UTRGV medical resident, colleagues study flea-borne disease in the Valley

BY Jennifer L. Berghom

Dr. Zeeshan Afzal wants fellow physicians in the Rio Grande Valley to keep an eye out for murine typhus when treating patients with acute fever.

Afzal, a third-year medical resident in the UTRGV Family Medicine Residency program at McAllen Medical Center, says he decided to look into how prevalent the flea-borne infectious disease is in the area, after he noticed how many patients were coming to the hospital last year with high-grade fever, rashes and aches.

Many of those patients previously had gone to their primary care physicians for help, and were given medications. Eventually, they were admitted to the hospital because they were not getting better, he said.

While the symptoms can indicate a host of illnesses, Afzal said, he suspected they could result from a disease that is common here but often overlooked: murine typhus.

“Patients are often misdiagnosed because the symptoms are so nonspecific that you can easily confuse them with some other viral infection,” he said.

Murine typhus is spread through contact with fleas. Rats are the most common animal to carry the flea – Xenopsylla cheopis, or Oriental rat flea – but possums and other animals including cats and dogs also have been linked to spreading the illness.

The illness occurs in tropical and subtropical areas, and in the Unites States, most cases are reported in California, Hawaii and Texas; the Valley is considered a subtropical zone.

Hidalgo County had the highest number of reported cases of murine typhus in Texas from 2008 to 2016, with 673 cases reported, according to the Texas Department of State Health Services, which collects data on diseases, illnesses and other health information throughout the state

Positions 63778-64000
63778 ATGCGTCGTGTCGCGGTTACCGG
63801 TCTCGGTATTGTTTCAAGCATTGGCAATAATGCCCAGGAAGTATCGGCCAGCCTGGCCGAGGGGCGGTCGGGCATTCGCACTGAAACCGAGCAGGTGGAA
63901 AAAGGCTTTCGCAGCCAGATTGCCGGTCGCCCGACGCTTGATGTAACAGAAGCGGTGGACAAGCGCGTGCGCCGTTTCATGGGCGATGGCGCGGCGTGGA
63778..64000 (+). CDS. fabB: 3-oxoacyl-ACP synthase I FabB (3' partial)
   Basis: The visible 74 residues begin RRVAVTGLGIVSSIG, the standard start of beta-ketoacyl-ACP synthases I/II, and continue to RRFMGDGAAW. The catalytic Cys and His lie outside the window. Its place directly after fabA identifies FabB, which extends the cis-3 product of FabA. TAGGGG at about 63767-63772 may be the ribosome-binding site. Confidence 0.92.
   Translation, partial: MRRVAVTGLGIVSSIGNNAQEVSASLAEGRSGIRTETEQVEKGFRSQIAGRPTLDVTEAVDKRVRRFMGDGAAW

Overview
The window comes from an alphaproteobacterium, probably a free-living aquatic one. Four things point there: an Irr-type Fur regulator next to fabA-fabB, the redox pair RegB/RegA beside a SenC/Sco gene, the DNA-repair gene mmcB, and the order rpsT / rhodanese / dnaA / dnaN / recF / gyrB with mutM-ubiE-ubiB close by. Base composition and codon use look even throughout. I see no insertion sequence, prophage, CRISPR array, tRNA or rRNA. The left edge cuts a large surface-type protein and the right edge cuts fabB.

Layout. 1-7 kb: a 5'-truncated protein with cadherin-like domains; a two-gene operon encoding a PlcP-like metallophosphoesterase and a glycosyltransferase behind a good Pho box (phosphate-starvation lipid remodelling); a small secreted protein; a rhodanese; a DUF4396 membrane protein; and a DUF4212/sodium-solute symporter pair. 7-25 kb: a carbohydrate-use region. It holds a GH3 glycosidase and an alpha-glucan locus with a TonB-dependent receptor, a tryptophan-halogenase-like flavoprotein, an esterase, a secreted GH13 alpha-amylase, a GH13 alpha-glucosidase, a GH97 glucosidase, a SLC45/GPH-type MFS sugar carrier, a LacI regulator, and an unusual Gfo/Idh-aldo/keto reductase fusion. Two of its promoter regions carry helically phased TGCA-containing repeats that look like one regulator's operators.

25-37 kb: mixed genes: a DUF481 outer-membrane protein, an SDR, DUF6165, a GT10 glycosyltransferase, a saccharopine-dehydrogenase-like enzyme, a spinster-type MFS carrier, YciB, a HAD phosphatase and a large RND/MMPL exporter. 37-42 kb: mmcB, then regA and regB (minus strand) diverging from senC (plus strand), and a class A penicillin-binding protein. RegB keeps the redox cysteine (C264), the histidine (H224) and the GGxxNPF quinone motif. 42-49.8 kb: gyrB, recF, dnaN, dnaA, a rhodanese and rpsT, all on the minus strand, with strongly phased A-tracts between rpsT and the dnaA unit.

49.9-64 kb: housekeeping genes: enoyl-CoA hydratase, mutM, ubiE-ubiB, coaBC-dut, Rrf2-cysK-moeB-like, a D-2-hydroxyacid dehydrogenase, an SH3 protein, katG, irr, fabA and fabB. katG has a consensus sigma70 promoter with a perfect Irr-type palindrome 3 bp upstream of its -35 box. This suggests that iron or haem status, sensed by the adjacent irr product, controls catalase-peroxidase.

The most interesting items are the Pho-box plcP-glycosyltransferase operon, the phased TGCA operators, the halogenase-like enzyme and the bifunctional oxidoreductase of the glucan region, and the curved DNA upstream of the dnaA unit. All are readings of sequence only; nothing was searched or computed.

But Afzal believes the number could be higher because people with the disease are so often misdiagnosed.


Afzal and his colleagues at UTRGV, Dr. Sunand Kallumadanda and Dr. Feng Wang, as well as colleagues Dr. Vagish Hemmige and Dr. Daniel Musher of the Baylor College of Medicine, looked at patient charts from 2014 to 2016 and checked state health records to see just how prevalent the disease was in the Valley.

They also reviewed the patient charts of 90 adults and children who were diagnosed with murine typhus after being admitted to two hospitals in Hidalgo County.

The physicians found that 23 of the 90 patients who had murine typhus had already been to see their primary care physicians about their symptoms. Diagnoses they were given included influenza, viral syndrome and streptococcal pharyngitis (strep throat). It wasn’t until they were admitted to the hospital and had additional tests that it was determined they had murine typhus, the study found.

Complications from murine typhus occurred in 25 of the patients, and 13 patients required treatment in the intensive care unit. Complications included lung infections, pneumonia, pancreatitis, meningitis, inflammation of the gall bladder and muscles, and sepsis with kidney injury.

Eight of the 90 patients were never diagnosed while they were sick and recovered on their own. Their diagnosis was made after test results came back showing they had the illness.

The findings of the study were published in the August issue of the Centers for Disease Control and Prevention’s Emerging Infectious Diseases Journal.

Afzal said typhus can escalate quickly into something more serious, so it is important for doctors to exercise extra caution in diagnosing symptoms that include high-grade fever, rash and body ache.

“We don’t have the luxury of specialists here, so it’s become more important for primary care and family physicians to know about this infection,” Afzal said. “Also, the patient may not be able to afford to go to a specialist. The primary care doctor can make a lot of impact in a patient’s life and save a lot of money for the government and the patient.”